Stop Using Employee Friendships to Measure Engagement
Here’s a question that has been touted by human resources consultants and practitioners for the better part of two decades as an important way to measure employee engagement: “Do you have a best friend at work?” While a principal of the polling organization Gallup, I prominently defended and helped popularize the concept.
But, over the past half-decade, I’ve grown increasingly skeptical about the utility of “best friend” metrics. First, because I believe organizations are incapable of manufacturing or improving such intimate personal connections and, second, because subsequent research has shown other (more easily influenced) factors to be more important drivers of engagement and performance.
Should businesses care if their employees have healthy relationships? Sure. They serve as a source of positive emotion and support and can enhance productivity. Should they get involved in them? No. Friendships, by their very nature, arise naturally, not as part of a corporate initiative. Team-building exercises can, of course, allow people to get to know each other better, enhancing cohesion and understanding. But they don’t make everyone friends. No amount of organizational orchestration can foster those more personal bonds.
What’s more, according to our data, friendship ranks well below collaboration, teamwork, and coworker abilities for maintaining employee commitment and intensity. In fact, when all four of these issues are analyzed together relative to employees’ commitment to the company and intensity on the job, the effect of friendships is so weak it sometimes is not even statistically significant. The data say clearly: “If you want the most from me, give me talented colleagues and some key collaborators, and give us conditions that foster teamwork. If we become friends, that’s great, but not crucial.”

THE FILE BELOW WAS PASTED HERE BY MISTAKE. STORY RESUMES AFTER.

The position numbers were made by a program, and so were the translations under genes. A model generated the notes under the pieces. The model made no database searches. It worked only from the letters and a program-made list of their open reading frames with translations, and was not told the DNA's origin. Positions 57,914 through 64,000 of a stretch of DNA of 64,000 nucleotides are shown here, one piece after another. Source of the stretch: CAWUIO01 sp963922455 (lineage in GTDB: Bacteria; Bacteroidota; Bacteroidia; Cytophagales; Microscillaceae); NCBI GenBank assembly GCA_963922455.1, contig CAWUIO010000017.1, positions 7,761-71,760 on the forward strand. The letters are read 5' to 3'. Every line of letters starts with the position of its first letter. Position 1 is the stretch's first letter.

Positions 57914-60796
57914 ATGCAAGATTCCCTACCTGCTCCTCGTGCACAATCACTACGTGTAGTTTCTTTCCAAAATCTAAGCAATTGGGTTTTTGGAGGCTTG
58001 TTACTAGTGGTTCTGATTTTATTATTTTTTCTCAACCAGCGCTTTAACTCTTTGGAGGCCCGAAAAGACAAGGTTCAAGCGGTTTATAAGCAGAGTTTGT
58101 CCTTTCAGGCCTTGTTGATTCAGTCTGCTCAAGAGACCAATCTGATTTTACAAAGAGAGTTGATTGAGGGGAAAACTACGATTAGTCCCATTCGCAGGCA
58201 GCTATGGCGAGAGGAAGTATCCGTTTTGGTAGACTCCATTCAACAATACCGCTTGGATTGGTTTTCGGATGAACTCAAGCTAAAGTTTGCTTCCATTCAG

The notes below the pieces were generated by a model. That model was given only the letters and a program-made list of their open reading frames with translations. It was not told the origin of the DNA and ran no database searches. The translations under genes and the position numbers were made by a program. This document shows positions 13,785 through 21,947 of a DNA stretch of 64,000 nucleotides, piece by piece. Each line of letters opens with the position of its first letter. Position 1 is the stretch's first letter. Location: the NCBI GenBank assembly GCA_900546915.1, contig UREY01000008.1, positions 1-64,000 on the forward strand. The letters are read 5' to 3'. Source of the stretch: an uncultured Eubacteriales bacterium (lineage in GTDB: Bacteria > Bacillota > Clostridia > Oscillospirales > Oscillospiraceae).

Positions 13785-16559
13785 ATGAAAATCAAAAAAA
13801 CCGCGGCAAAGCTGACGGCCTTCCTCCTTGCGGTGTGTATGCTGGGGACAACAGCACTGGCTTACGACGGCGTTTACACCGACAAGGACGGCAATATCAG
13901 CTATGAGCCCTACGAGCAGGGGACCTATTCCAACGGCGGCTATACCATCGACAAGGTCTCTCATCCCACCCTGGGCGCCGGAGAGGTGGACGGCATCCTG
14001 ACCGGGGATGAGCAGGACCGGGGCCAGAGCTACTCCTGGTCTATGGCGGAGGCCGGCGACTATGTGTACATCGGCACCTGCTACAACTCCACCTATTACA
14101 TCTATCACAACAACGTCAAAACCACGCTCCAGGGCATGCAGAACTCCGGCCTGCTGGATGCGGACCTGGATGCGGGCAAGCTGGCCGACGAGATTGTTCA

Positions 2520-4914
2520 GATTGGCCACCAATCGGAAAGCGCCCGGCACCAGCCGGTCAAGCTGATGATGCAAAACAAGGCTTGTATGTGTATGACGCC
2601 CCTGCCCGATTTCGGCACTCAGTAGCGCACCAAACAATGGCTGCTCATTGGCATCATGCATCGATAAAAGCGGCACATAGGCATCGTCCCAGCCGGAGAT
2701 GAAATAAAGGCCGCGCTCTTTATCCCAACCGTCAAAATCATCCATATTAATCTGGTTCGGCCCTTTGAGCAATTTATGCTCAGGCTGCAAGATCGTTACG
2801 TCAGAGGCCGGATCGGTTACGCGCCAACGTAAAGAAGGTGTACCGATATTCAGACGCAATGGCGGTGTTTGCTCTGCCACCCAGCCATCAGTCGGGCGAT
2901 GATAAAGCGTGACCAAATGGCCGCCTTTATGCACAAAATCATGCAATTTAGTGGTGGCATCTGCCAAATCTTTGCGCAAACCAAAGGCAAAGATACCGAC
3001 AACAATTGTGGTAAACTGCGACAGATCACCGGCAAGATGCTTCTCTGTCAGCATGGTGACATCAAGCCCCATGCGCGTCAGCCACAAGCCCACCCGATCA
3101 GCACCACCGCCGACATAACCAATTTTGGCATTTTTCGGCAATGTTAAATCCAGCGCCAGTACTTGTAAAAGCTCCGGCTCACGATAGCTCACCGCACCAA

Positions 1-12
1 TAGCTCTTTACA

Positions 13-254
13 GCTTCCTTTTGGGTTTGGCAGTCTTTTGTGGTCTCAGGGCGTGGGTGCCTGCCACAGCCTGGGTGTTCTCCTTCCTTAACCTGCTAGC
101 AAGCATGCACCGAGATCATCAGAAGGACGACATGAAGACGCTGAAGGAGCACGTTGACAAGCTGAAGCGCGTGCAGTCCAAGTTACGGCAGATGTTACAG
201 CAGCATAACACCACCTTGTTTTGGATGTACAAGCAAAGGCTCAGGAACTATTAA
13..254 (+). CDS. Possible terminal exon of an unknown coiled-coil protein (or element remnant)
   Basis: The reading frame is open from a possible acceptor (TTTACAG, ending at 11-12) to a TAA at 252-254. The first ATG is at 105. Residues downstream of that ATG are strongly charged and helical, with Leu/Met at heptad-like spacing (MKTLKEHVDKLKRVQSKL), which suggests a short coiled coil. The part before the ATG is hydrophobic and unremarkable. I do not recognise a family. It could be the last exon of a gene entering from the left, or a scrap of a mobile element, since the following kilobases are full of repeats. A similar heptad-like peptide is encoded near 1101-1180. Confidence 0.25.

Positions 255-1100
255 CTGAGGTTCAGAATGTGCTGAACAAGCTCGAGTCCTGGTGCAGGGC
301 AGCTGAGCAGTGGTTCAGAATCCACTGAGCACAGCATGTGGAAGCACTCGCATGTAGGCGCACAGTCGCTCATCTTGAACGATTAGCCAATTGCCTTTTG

The reason is simple: While friends might make you happy, teammates help you get things done. In a head-to-head match-up between the statements “I have good friends at my current job” and “I have many strong working relationships at my job,” the latter is a much better predictor of employees’ customer focus, innovative thinking, motivation to work hard, pride in their organizations and intention to stay in their jobs.
So if you’re a leader (or a pollster) looking to measure and boost engagement on your team and in your company, forget about friendship. Instead, concentrate on the aspects of work more powerful for performance today: individuality, pay fairness, transparency, meaning, future prospects, leadership opportunities, recognition, corporate culture, freedom from fear, teamwork, and personal accomplishment. Rather than inquiring about “best friends,” decision-makers should ask questions such as:
- Do managers support each employee as a unique individual?
- Is pay fair, if not generous?
- Are leaders transparent?
- Is there a clear mission and do employees feel a strong connection to it?
- What paths do people have to advancement?
- Do more junior people sometimes get to take charge?
- Are employees well recognized?
- Is this a cool place to work?
- Do people feel energized or fearful?
- How well do colleagues work together?
- How often do people feel a sense of accomplishment?
We’ve found that the answers to these questions are not only highly correlated to strong engagement and performance, they’re also ones that you have the power to control. Each is well within the company’s jurisdiction — subject to the quality of leadership and managing — and not personally intrusive. No employee will balk about whether issues such as pay, work/life balance, or unified team objectives are part of a company strategy session. And should the job come to an end, no one expects those aspects to continue in the same way as would a friendship, which — it turns out — really wasn’t all that important to the business anyway.